For Immediate Release - May 17, 2013

Former Manger of Milford Water Company Found Guilty, Sentenced for Tampering with Drinking Water Samples

Defendant Tampered With Water Samples to Get Boil-Water Order Lifted

WORCESTER – The former manager of the Milford Water Company (MWC) has been found guilty and sentenced for tampering with drinking water samples during a boil-water order and for making false statement about the samples, Attorney General Martha Coakley’s Office announced today.  

After a four-day jury-waived trial, Henry Papuga, age 62, of Milford, was found guilty yesterday by Superior Court Judge David Ricciardone on the charges of Tampering with Environmental Monitoring Device or Method (6 counts) and Making False Statements (2 counts). At a sentencing hearing today, Papuga took responsibility for his actions and apologized to the community. Judge Ricciardone sentenced Papuga to one year in the House of Correction, suspended for a five-year probationary period, during which Papuga is prohibited from having any involvement in the drinking water industry in any way and must complete 250 hours of community service.

“This defendant violated the trust placed in him by Milford residents when he tampered with water samples and put thousands of resident’s health at risk,” said AG Coakley. “We are pleased that he has now accepted responsibility for his actions and is being held accountable.”

“We depend on the integrity of water system operators to ensure that water quality sampling results are accurate and timely to protect public health,” said Commissioner Kenneth Kimmell of the Massachusetts Department of Environmental Protection (MassDEP). “We take with utmost seriousness our obligation and mandate to ensure that drinking water delivered to the public is safe.”

“Citizens deserve safe drinking water and expect those officials designated to protect and provide it to be trustworthy,” said John Gauthier, Acting Special Agent in Charge, EPA Criminal Investigation Division. “This result enforces EPA's belief that there is zero tolerance of acts that may jeopardize the safety of public water supplies.”

The Milford Water Company is a privately owned community public water system in the Town of Milford that serves approximately 27,000 persons.

In January 2010, the AG’s Office began an investigation after the matter was initially investigated and referred by MassDEP. The indictments stem from an incident in August 2009, when the water supply in the Town of Milford tested positive for E. Coli bacteria. A subsequent order by MassDEP required residents to boil the water before consuming or using it. According to MassDEP’s requirements, the boil-water order could not be lifted until the MWC’s testing showed two consecutive rounds of water samples that were free from bacterial contamination. Investigators found that Papuga, who was the manager in charge of the water system, was under enormous pressure to get the boil-water order lifted as soon as possible. In his effort to get the boil-water order lifted, Papuga tampered with six drinking water samples by adding a form of chlorine to the samples.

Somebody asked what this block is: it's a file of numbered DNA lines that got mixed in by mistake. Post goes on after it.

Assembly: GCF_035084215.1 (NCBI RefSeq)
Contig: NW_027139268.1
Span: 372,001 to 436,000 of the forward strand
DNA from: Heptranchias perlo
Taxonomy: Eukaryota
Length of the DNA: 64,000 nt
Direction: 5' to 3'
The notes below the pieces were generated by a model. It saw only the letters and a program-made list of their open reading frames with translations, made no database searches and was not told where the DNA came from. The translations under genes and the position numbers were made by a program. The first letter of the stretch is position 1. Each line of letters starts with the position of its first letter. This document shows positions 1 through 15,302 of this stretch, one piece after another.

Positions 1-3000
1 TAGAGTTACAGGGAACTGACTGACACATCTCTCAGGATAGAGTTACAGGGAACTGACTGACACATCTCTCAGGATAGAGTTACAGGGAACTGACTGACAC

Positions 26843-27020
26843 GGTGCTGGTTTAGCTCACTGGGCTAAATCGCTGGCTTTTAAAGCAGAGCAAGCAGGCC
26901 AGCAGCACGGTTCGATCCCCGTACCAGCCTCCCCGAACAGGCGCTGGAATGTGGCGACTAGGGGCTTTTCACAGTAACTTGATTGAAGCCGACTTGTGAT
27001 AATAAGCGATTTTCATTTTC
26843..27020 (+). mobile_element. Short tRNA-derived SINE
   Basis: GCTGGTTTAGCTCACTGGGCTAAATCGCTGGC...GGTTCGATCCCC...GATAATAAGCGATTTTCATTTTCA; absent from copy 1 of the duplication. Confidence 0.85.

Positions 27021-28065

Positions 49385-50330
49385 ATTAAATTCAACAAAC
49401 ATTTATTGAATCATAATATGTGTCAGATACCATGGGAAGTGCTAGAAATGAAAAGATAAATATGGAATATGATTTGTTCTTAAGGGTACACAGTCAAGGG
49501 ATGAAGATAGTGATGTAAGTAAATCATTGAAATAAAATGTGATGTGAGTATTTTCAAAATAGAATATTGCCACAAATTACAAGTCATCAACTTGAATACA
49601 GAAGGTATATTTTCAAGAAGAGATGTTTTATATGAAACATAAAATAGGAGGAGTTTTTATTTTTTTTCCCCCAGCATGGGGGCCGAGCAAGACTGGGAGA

Papuga submitted these tampered samples to a local lab for testing. On two of the forms submitted with the water samples, also known as “chain of custody” forms, Papuga falsely certified the integrity of the samples.

An analyst at the lab began testing the samples for bacteria and the samples immediately turned a range of unexpected colors, making it impossible to complete the test. To determine what was in the samples producing this highly unusual result, the lab tested for chlorine. The lab found that the chlorine level was so high that it exceeded the limits of the test. The lab then informed MassDEP that the samples could not be properly analyzed for bacteria because of their unusually high chlorine content. MassDEP and the Environmental Strike Force conducted their own investigation, tested the suspicious water samples, and found levels of chlorine in some samples 700 times the acceptable level for drinking water. As a result, the matter was referred to the AG’s Office for prosecution.
MassDEP has been deeply involved with drinking water operations in Milford since the 2009 event. The follow up enforcement required the construction of a new treatment plant, which is about to go on line. MassDEP has also conducted bi-monthly inspections of the existing facility to ensure that operations meet state requirements. MassDEP vowed to continue these inspections until the new plant was operational.

These charges stem from an investigation by the Massachusetts Environmental Strike Force, an interagency unit which is overseen by AG Coakley, Energy and Environmental Affairs Secretary Rick Sullivan, and MassDEP Commissioner Kimmell. The Strike Force comprises prosecutors from the Attorney General’s Office, Environmental Police Officers assigned to the Attorney General’s Office, and investigators and engineers from the MassDEP who investigate and prosecute crimes that harm or threaten the state’s water, air, or land and that pose a significant threat to human health.

A Worcester County Grand Jury returned indictments against Papuga in September 2011 and he was arraigned in Worcester Superior Court in October 2011. He was found guilty at the end of a jury-waved trial on May 16, 2013 and was sentenced today.

This case was prosecuted by Assistant Attorney Generals Daniel Licata and Sara Farnum, both of AG Coakley’s Environmental Crimes Division. It was investigated by officers of the Massachusetts Environmental Police, the Criminal Division of the U.S. Environmental Protection Agency, along with MassDEP investigators and staff from the Central Regional Office in Worcester, the Wall Experiment Station lab in Lawrence, and the Environmental Strike Force.


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